Nov. explosion leaves lasting impact on lives

August 9, 2012
By KEVIN PIERSON , Shale Play

Marietta, Ohio - Walking her dog on the hillsides around her home Glouster resident Cathy Sayers couldn't help but notice there were a few more ups and downs to her trek.

Turns out, those minor deviations in the land brought about the destruction of her home.

Sayers' home at 9500 Taylor Road was one of three homes destroyed by an explosion at a gas pipeline in Morgan County near the Athens County line on Nov. 16.

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"It was nothing major, no big soil movement, nothing like that," Sayers said.

Officials with Tennessee Gas Pipeline, the company that owns the line, announced earlier this week that landslips and a crack in a weld in the line resulted in the explosion.

"We knew the land had been slipping, but we didn't know there was a bad weld," Sayers said.

Also destroyed was the residence of Steve and Brandi Stover, who lived in a rental property adjacent to Sayers' home, and a home belonging to Daniel Dillaha.

Sayers and the Stovers have since reached an agreements with the company for their homes to be rebuilt, she said. Neither Dillaha nor the Stovers could be reached for comment.

As part of the agreement to rebuild the houses, financial terms could not be disclosed, but Sayers said she hopes to move into her new home in about six months.

"They're supposed to start at the end of this month on the house," Sayers said.

Since the explosion, Sayers has been staying in her son's house at 18 Earl St., Glouster, as he works out of state.

The new home will be constructed on eight acres in Glouster that Sayers, and her husband, John, own.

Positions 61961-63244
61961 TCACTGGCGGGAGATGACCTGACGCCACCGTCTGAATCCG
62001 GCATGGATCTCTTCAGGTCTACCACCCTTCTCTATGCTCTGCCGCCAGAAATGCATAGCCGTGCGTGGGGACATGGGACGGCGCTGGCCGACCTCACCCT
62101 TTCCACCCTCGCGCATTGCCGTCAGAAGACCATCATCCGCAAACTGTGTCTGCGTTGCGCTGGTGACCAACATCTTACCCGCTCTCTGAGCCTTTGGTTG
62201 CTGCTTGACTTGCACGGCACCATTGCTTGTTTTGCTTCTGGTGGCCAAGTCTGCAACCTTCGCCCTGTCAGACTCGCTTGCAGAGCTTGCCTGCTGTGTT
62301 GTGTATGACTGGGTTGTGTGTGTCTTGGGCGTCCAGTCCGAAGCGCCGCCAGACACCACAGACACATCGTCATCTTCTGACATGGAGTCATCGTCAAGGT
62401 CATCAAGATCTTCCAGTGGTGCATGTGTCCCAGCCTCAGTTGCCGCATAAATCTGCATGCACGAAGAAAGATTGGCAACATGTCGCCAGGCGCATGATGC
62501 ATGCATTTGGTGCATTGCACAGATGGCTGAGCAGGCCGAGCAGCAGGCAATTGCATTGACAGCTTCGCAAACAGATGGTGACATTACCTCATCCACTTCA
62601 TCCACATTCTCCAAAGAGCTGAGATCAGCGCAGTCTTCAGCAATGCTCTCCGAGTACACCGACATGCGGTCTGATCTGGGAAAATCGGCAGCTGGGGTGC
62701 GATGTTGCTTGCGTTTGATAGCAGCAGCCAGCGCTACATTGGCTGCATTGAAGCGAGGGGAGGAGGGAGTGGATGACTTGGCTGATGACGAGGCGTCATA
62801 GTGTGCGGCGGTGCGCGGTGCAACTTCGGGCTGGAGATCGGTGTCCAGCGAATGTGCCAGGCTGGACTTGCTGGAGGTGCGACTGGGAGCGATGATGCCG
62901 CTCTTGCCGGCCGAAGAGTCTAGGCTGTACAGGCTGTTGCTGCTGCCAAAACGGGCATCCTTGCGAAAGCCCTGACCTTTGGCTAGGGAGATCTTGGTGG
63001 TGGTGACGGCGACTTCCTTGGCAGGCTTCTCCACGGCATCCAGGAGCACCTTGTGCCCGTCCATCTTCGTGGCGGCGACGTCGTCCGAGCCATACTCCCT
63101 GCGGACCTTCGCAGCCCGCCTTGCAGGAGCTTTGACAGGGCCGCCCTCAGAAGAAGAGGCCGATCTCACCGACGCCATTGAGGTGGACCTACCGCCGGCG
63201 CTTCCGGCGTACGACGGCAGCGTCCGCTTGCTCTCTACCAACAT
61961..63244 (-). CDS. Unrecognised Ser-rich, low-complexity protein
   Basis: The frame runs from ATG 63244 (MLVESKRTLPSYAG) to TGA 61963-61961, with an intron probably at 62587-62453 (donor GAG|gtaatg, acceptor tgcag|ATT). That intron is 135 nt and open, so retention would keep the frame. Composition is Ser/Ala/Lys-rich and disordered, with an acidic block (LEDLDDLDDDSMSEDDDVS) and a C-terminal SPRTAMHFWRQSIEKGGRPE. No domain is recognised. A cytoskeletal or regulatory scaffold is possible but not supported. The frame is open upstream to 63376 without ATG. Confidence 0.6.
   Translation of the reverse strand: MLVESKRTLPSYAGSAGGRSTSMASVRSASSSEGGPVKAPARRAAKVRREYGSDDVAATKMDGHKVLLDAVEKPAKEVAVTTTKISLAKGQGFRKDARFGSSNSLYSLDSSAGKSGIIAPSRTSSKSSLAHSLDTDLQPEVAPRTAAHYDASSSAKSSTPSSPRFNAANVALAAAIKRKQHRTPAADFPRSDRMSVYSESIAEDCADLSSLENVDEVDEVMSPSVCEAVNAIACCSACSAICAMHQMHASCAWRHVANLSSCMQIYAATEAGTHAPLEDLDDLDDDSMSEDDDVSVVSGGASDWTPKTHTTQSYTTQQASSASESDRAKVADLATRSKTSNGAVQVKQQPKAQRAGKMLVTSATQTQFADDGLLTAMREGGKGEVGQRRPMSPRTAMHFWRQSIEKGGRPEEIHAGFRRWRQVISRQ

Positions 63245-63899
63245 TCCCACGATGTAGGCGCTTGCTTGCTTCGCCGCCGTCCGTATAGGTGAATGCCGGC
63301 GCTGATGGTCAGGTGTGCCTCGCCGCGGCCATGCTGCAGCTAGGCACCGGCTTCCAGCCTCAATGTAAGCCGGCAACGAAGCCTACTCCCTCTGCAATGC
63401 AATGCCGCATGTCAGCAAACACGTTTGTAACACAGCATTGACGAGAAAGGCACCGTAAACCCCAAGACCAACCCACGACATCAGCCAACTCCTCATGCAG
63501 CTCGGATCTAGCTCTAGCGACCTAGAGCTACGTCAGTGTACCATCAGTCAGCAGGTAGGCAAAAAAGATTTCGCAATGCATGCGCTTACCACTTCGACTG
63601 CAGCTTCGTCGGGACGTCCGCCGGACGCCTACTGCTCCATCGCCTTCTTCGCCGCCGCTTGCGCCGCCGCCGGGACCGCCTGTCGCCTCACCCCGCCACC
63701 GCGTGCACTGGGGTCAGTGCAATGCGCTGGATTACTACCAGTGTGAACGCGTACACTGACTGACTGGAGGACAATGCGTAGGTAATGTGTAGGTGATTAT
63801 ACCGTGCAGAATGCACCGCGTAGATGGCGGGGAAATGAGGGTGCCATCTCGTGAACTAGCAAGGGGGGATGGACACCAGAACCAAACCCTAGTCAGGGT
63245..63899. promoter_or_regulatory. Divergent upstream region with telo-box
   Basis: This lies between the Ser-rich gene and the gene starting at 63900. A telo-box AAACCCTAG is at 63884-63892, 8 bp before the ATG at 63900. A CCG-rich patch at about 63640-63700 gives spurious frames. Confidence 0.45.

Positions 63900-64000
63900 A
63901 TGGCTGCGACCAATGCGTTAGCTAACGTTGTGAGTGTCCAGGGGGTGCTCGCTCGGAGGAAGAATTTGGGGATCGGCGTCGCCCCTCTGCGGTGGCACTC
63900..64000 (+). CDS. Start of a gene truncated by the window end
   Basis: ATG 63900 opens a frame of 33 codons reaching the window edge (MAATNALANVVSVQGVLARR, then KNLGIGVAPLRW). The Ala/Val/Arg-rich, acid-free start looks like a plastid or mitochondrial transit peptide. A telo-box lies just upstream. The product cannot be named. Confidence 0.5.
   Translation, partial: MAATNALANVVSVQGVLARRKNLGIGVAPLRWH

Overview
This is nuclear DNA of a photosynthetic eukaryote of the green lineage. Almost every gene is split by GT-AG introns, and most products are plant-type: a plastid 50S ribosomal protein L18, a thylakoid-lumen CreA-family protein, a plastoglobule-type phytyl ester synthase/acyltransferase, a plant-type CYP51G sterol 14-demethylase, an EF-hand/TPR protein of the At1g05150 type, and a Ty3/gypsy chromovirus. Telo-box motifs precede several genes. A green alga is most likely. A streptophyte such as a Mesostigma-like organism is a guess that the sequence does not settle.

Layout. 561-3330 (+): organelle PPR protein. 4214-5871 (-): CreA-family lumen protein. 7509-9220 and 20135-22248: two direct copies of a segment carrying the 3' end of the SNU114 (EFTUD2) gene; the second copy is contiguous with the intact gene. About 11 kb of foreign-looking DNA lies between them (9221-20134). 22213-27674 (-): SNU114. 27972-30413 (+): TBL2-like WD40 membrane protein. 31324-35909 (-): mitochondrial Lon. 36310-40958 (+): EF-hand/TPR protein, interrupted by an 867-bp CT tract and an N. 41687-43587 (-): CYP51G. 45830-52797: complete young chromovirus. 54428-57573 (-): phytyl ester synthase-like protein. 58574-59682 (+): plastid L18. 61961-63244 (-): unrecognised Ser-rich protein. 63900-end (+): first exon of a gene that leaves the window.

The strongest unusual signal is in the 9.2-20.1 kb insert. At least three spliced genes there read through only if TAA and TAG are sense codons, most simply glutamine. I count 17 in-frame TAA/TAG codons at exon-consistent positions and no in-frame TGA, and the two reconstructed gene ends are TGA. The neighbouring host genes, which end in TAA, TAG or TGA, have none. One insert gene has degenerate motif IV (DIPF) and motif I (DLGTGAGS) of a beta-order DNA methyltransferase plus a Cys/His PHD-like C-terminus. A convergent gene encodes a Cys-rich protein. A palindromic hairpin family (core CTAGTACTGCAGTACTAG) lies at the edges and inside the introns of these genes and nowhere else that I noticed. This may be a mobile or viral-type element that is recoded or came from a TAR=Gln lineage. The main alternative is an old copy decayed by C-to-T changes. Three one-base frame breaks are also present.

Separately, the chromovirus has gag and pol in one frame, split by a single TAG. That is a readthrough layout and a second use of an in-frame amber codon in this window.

"We can't rebuild out there," Sayers said.

Sayers residence was only about 50 feet from the line that exploded.

The effects of the explosion were felt in Lowell, more than 25 miles away, according to witness accounts.

Brandi Stover was home at the time of the explosion, as was Sayers. Both escaped unharmed.

Engineers investigating the explosion found through a metallurgical analysis that there was a pre-existing crack in a weld in the pipe.

That crack, combined with the landslips, led to the explosion.

Richard Wheatley, a spokesman for Kinder Morgan, which purchased El Paso Corp., the parent company of Tennessee Gas Pipeline Co. in May, issued a release saying the company has taken steps to prevent such events again.

"Tennessee Gas developed an integrity verification and remediation plan and is working with PHMSA (Pipeline and Hazardous Materials Safety Administration) to finalize the plan, while concurrently conducting further assessments in locations that were identified as having high geotechnical interest by our third-party consultants," Wheatley said in the release.

The pipeline that exploded received an inline inspection in June 2011 and an aerial patrol on Nov. 11, 2011 with neither indicating the pipeline was not operating as it should, company officials said after the explosion.

Sayers said she heard of the cause of the explosion through media reports, and had not been contacted by the company.

An earthquake occurred in Virginia in August 2011 that Sayers said she felt at her home.

She wondered if that could have been the cause of the crack in the weld. Officials with Tennessee Gas could not answer when The Associated Press asked if the earthquake affected the pipeline.

"They should've been up here checking it then I guess, but they didn't," Sayers said.

 
 

 

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